Planning Commission Recommends Approval of Townhouse Rezoning, Conditional Use Permit

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An updated rendering of a townhouse project planned for Greenbackville. Screenshot by Carol Vaughn of Accomack County image.

By Carol Vaughn —

The Accomack County Planning Commission in two 6-3 votes Wednesday approved rezoning and a conditional use permit for a townhouse development near Captains Cove.
It now goes to the Board of Supervisors for consideration. The board must hold a public hearing before voting.

CCG Note LLC requested the county conditionally rezone 24.41 acres, the former Hastings/Mariner farm on State Line Road, from residential to village development and applied for a conditional use permit to build a 140-townhouse and commercial mixed-use development there.

Water and sewer service would be provided by Aqua’s facilities in Captains Cove.

Planning commissioner voting against recommending approval of rezoning the property and the conditional use permit were John Sparkman, Roy Custis, and Chairperson Angela Wingfield.

Voting yes were Lynn Gayle, Kelvin Pettit, Brantley Onley, Leander Roberts, Robert Hickman, and Adair Tyler.

The votes came after two public hearings Jan. 12, which were continued at the Feb. 9 meeting, followed by discussion at a Feb. 22 work session.

Captains Cove residents at the hearings spoke in opposition to the project, citing concerns about traffic and the added burden water and sewage facilities, among others.

The planning commission also approved waiving a requirement that proffers be delivered 14 days prior to commission action.

The county recently asked for a proffer tying the rezoning to the site plan.

As part of the proffers, the owner agreed the commercial part of the development will consist of businesses intended to serve residents, such as retail, office, and child care businesses.

The planning commission will be presented each proposed commercial use before a building permit is issued.

Another proffer is that residences will not be used for short-term rentals as long as CCG Note LLC retains ownership.

Additionally, the owner agreed to contribute $430,000 to the Greenbackville Volunteer Fire Department for a new ambulance and a building to be constructed on 1.5 acres on Fleming Road. The donation will be paid at the rate of $1,038.65 for every lot sold in Sections 12 and 13 of Captains Cove and in the townhouse project. The owner will pay a lump sum to the fire department if the townhouse lots are not sold within seven years of the rezoning.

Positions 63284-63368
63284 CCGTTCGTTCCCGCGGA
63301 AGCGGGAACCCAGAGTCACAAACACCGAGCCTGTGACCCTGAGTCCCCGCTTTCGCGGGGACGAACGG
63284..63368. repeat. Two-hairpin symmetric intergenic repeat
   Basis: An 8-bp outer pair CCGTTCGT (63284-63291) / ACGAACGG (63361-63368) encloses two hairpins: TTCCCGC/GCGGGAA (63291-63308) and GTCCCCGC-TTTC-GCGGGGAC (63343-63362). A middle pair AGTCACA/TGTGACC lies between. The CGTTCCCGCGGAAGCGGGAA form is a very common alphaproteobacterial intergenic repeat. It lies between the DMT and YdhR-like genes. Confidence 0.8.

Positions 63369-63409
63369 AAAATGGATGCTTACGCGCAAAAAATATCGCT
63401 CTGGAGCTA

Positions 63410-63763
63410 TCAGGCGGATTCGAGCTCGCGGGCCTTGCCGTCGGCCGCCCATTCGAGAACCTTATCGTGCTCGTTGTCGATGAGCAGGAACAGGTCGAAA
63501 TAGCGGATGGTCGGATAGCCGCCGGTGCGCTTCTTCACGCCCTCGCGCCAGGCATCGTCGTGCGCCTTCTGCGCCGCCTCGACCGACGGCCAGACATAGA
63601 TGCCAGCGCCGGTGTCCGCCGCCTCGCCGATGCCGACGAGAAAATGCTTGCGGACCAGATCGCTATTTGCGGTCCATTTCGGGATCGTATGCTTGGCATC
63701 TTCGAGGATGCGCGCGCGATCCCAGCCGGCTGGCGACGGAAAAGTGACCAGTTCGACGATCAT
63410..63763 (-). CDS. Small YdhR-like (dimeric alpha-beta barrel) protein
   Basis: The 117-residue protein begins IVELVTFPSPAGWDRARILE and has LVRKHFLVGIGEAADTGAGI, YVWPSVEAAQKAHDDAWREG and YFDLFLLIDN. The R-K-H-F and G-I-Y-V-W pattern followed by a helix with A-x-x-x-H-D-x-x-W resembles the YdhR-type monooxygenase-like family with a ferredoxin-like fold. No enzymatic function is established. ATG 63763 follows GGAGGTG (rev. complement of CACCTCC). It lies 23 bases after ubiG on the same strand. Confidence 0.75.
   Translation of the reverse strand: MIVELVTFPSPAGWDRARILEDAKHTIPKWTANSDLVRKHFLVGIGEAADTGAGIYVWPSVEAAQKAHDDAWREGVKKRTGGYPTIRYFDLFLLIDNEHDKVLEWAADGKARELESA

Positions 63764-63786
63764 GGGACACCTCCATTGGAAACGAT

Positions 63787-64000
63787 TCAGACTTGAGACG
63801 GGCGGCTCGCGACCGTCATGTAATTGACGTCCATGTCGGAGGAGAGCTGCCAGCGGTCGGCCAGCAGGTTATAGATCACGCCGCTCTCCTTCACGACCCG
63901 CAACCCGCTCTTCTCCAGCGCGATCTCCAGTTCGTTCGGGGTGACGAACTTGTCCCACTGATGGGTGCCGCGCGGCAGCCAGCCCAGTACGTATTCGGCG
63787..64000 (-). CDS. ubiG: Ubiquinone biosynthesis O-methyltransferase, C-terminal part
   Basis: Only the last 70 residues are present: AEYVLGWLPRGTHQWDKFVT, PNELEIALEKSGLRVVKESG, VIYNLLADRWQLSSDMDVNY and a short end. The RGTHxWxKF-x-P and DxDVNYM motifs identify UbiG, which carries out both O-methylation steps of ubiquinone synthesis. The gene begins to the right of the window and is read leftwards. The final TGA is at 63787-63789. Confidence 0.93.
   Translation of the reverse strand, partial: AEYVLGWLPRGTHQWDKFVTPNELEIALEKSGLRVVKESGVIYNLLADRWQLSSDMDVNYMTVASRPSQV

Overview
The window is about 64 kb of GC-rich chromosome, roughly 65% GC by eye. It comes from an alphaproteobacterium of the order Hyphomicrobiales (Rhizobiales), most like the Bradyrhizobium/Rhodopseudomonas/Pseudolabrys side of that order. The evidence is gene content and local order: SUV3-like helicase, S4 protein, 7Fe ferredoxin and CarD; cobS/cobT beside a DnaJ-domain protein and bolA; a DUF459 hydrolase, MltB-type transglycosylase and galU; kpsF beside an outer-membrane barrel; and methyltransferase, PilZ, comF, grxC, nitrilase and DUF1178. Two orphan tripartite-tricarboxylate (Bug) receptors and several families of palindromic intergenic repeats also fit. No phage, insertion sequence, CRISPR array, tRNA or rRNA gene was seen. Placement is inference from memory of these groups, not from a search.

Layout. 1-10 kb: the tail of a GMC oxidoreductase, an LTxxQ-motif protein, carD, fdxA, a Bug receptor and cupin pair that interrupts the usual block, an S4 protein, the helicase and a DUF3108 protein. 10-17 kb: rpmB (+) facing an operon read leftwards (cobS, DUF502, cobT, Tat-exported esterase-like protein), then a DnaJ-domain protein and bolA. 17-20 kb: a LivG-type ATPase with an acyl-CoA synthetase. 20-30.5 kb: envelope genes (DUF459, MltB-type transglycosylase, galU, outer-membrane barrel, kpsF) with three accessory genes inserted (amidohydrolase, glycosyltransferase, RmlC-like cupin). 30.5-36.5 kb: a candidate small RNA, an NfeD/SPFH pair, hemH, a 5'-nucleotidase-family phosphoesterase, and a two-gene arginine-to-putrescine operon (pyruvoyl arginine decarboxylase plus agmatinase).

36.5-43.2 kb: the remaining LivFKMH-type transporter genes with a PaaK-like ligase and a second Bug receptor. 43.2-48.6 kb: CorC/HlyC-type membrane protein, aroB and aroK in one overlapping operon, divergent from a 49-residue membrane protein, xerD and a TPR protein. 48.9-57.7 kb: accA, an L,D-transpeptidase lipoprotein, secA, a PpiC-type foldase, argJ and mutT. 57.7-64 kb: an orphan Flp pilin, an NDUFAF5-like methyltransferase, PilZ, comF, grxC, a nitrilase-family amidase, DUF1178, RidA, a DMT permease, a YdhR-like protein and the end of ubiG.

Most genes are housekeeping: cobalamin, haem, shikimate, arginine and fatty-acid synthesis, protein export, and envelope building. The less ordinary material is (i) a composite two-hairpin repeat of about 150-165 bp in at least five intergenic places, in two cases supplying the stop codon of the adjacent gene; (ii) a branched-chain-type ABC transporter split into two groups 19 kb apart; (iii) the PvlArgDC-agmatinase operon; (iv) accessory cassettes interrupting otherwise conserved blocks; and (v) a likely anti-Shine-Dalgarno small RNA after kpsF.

The owner also agreed to donate $10,000 to the Ripken Foundation for STEM in Accomack County Schools.

Energy Storage Facility Advances
Acoustic and landscaping specialists addressed questions the commission had raised about a proposed $45 million, 80-megawatt, battery energy storage facility in Wattsville.
Scout Energy LLC, a subsidiary of Jupiter Power LLC, proposes to build and operate the battery.

The company applied to rezone for industrial use 11.6 acres now zoned agricultural near the intersection of Chincoteague Road and Fleming Road.

It also applied for a conditional use permit.

The facility if approved will be connected to and function alongside Delmarva Power’s 69-kilovolt substation, across Chincoteague Road.

The county could receive at least $3.6 million in revenue over 25 years, assuming a revenue share ordinance, an attorney for the company said at the Feb. 10 meeting, when hearings were held.

Eight people spoke against the project then; some were concerned about noise and others about safety.

Engineer Justin Puggioni, of DNV, Wednesday discussed the results of an acoustic study and demonstrated the noise level the facility could produce.

The company says noise from the facility will not exceed 55 decibels, measured at the boundary with adjoining parcels.

That meets the county noise ordinance’s more stringent nighttime limit for residential districts, despite the fact properties to the north, east, and west are zoned for business, according to the presentation.

The noise will be lessened by a 16-foot sound-absorbing wall.

DNV does not expect the project to cause adverse impacts.

“We do expect people to be able to go about their daily lives as normal with this project in operation,” Puggioni said.

Landscape architect Bill Mahar showed a plan using native plants and a masonry wall to screen the project.

Some commissioners spoke of concerns, but the majority said the commission should move forward and directed staff to prepare a recommended motion for the next meeting.

Pettit said what he heard made him think the project will not negatively impact the community, but added, “On the other hand, we have to consider the community, whether it’s factual or perceived.”

He said he is leaning towards approval.

“I’m not really for it because of the zoning, what’s on the ground. It’s pretty much residential, I believe … and putting an industrial business there just doesn’t seem right,” said Wingfield.

Others noted by-right uses also could result in noise.

“I could buy that land from them right now and put in a nightclub … They could put in a racetrack,” said Tyler, adding, “My concern is not sound or safety; my concern is the zoning piece of it — and this property seems to be a low-impact addition to the county that is not incongruous with what else is going on in that area.”

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